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AFNORTH completes week-long hurricane relief exercise | Chicago Composite Squadron

AFNORTH completes week-long hurricane relief exercise

Photos AFNORTH completes week-long hurricane relief exercise

(L to R) Lt. Gen. (Ret.) Mike Short; Lt. Gen. Sid Clarke, Air Forces Northern (AFNORTH) commander; and Canadian Brig. Gen. Chris Coates, U.S. Continental North American Aerospace Defense Command (CONR) deputy commander, share a discussion during the Ardent Sentry 12 exercise. In his role as senior mentor during AFNORTH’s participation in the exercise, General Short observed and shared lessons he learned during his career in command positions with General Clarke and members of the staff.

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  AFNORTH completes week-long hurricane relief exercise

Posted 5/10/2012   Updated 5/10/2012
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by Maj. Kat Hyche
AFNORTH Public Affairs

5/10/2012 - TYNDALL AIR FORCE BASE, Fla. – Air Forces Northern (AFNORTH) wrapped up a week-long exercise that centered on working with interagency partners to provide support to civil authorities as a simulated hurricane barreled towards Texas.

Exercise Ardent Sentry 12, a U.S. Northern Command exercise held May 2-9, gave AFNORTH members an opportunity to run though its Defense Support of Civil Authorities (DSCA) processes and procedures ahead of the approaching hurricane season, which begins June 1.

“Our job is to be prepared to support the American people in their time of need. We take that responsibility seriously and, as the AFNORTH commander, I need to ensure that our Airmen are capable and ready,” said Lt. Gen. Sid Clarke, AFNORTH commander. “We have tried to learn the lessons of Hurricane Katrina. During these types of disasters, you have to get it right the first time. We used this exercise to work through potential roadblocks and to practice with our state and federal partners.”

The exercise kicked off with a scenario simulating a devastating category 4 hurricane approaching the southern Texas coastline with 145 mph sustained winds. AFNORTH deployed emergency planning liaison officers (EPLO) and pre-positioned other assets in anticipation of the simulated hurricane making landfall.

“Every hurricane or disaster situation has unique challenges and circumstances. For any complex contingency, our biggest challenge is to quickly assess the likely needs of the civilian authorities and to ensure we have the right people and assets ready to provide relief support,” said General Clarke.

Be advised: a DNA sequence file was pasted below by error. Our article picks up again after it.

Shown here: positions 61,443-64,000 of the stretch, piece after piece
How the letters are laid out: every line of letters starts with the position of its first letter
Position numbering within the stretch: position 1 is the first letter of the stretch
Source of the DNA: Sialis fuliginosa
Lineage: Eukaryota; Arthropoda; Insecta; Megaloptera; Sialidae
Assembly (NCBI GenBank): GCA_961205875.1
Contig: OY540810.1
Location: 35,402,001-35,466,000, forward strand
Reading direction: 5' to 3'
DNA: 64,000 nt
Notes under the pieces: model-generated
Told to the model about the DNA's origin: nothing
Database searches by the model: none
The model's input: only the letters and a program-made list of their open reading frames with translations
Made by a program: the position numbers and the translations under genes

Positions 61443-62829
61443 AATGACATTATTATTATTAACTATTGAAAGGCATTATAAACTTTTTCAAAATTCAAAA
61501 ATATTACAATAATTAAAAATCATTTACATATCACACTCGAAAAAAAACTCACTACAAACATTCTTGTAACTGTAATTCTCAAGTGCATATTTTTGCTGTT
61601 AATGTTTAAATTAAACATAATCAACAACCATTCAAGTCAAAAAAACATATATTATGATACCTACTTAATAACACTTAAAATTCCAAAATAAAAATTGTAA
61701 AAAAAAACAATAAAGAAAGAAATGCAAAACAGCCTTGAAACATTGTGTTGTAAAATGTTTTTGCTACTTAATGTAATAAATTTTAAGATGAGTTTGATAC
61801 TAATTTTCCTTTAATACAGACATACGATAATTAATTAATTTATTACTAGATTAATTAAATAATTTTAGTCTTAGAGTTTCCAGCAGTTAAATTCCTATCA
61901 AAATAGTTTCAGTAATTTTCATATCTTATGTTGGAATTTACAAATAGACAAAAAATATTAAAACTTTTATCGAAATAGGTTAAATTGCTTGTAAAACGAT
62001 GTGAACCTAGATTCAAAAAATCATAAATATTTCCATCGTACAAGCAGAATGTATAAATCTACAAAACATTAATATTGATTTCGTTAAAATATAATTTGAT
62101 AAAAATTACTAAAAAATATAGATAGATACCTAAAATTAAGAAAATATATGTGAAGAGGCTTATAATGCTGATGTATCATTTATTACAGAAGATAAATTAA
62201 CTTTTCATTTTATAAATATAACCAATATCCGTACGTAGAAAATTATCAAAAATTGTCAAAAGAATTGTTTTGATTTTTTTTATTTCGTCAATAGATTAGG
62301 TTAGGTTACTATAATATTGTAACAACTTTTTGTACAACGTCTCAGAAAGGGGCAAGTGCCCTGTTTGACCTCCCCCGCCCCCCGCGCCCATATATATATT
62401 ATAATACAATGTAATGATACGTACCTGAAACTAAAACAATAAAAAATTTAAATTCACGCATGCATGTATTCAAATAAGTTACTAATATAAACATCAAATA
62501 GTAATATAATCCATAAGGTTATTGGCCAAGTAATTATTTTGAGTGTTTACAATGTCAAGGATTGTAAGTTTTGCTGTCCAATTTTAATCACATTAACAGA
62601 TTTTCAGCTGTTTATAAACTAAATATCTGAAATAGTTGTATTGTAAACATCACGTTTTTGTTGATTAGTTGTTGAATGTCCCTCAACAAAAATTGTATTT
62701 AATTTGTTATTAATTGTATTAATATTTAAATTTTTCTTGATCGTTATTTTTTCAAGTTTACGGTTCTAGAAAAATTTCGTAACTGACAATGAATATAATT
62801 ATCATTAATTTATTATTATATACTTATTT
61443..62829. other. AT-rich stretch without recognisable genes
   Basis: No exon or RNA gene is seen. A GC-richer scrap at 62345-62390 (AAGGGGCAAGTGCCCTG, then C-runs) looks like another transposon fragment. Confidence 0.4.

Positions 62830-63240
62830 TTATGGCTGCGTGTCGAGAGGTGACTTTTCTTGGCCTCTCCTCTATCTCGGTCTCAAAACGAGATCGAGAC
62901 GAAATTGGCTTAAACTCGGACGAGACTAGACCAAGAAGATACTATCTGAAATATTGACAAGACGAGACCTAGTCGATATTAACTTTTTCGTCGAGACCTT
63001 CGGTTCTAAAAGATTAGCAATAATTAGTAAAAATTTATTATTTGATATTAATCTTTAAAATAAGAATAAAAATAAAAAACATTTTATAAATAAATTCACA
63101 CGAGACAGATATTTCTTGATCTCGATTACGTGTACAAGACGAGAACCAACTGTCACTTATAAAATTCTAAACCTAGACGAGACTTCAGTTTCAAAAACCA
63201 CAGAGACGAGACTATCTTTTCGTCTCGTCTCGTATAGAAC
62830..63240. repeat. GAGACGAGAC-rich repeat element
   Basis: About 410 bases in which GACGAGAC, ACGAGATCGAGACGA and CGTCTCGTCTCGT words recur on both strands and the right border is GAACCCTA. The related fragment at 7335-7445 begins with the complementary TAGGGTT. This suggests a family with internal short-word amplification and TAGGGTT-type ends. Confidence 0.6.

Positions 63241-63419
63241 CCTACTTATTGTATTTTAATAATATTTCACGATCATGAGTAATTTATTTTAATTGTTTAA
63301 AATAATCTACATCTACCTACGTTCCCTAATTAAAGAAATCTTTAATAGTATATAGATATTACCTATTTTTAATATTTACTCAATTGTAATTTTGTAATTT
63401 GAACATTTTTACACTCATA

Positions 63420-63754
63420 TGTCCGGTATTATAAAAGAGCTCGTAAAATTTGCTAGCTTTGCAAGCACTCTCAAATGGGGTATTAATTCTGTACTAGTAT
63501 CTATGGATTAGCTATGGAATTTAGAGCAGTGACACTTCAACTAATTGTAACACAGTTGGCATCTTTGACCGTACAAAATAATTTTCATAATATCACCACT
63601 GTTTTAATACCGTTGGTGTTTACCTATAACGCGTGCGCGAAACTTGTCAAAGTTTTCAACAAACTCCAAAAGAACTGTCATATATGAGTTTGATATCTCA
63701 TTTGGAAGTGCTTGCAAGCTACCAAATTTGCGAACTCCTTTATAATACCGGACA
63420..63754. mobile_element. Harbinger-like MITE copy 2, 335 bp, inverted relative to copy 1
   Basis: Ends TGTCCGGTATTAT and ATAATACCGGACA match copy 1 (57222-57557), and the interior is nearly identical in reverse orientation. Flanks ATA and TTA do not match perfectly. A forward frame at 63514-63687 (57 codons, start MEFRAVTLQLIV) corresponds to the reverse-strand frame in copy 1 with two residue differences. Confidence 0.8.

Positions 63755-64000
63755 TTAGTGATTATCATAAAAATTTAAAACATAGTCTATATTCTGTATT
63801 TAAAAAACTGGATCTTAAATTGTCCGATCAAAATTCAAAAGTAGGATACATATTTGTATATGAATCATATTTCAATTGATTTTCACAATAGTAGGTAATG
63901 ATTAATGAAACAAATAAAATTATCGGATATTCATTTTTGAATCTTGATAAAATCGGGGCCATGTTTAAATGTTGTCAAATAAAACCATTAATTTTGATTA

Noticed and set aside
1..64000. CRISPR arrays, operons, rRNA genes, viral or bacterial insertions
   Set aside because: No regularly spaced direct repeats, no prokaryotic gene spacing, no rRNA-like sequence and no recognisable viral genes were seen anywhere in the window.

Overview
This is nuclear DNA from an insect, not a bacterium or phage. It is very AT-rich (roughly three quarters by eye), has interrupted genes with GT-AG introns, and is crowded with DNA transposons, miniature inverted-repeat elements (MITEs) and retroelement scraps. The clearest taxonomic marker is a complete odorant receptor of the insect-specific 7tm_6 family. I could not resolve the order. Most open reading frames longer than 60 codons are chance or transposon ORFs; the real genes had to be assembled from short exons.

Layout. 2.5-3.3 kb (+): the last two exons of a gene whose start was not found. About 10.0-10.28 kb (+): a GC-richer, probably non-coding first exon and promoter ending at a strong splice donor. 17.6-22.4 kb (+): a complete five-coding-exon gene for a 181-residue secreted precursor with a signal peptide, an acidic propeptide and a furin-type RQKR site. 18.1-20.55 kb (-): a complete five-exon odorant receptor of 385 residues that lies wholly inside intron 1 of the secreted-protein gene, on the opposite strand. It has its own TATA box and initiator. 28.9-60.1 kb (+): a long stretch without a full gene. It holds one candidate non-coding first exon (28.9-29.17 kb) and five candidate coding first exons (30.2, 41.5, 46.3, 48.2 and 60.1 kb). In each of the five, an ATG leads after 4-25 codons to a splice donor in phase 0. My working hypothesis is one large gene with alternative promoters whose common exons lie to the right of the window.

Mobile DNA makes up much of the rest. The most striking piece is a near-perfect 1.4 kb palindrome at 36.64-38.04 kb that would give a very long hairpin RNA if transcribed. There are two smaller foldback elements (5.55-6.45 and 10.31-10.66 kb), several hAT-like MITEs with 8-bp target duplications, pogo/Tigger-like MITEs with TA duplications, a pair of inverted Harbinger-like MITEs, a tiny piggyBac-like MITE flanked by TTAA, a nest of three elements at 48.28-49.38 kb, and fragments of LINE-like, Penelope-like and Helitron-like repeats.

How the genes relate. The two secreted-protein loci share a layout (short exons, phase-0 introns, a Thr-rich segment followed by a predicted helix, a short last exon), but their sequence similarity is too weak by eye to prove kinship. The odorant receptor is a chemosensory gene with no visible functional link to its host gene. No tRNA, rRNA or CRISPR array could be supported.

Also ahead of landfall, the 601st Air and Space Operations Center (AOC) Regional Air Movement Coordination Center (RAMCC) simulated standing up operations at several airports in Texas to facilitate the aeromedical evacuation of patients and other people. Additionally, AFNORTH officials deployed a Joint Air Component Coordination Elements (JACCE) to Fort Sam Houston, Texas, along with Army North’s Joint Task Force 51 to provide relief support. Search and rescue (SAR) personnel and assets were also pre-positioned at various locations near the expected landfall region.

Civil Air Patrol units, in their role as the Air Force Auxiliary, flew pre- and post-landfall imagery missions in Texas and Louisiana. This imagery provided civil authorities a birds-eye view of conditions on the ground. Local officials used the imagery to determine the best courses of action for saving lives and providing disaster relief.

As the exercise played out, the simulated Hurricane Zelda weakened to a Category 2 as it made landfall with sustained winds of 105 mph and storm surges up to 23 feet in South Padre Island.

AFNORTH quickly responded to requests for support from civil authorities for a variety of needs such as SAR, logistics, and imagery provided by the pre-positioned assets as well as other capabilities Air Force can bring to bear.

“This was my first DSCA exercise as commander of AFNORTH, and, like most exercises the fog and friction of large contingencies, generated the most valuable training,” said General Clarke. “The exercise also allowed us to turn our attention to the upcoming hurricane season. We pulled out old business cards, lashed up with all the other stakeholders and agencies, and worked together to hone how we anticipate providing pre-incident and post-incident support. That’s not easy to do. But, I think we did a good job of demonstrating AFNORTH’s ability to support to civil authorities.”

Article source: http://www.1af.acc.af.mil/news/story.asp?id=123301585

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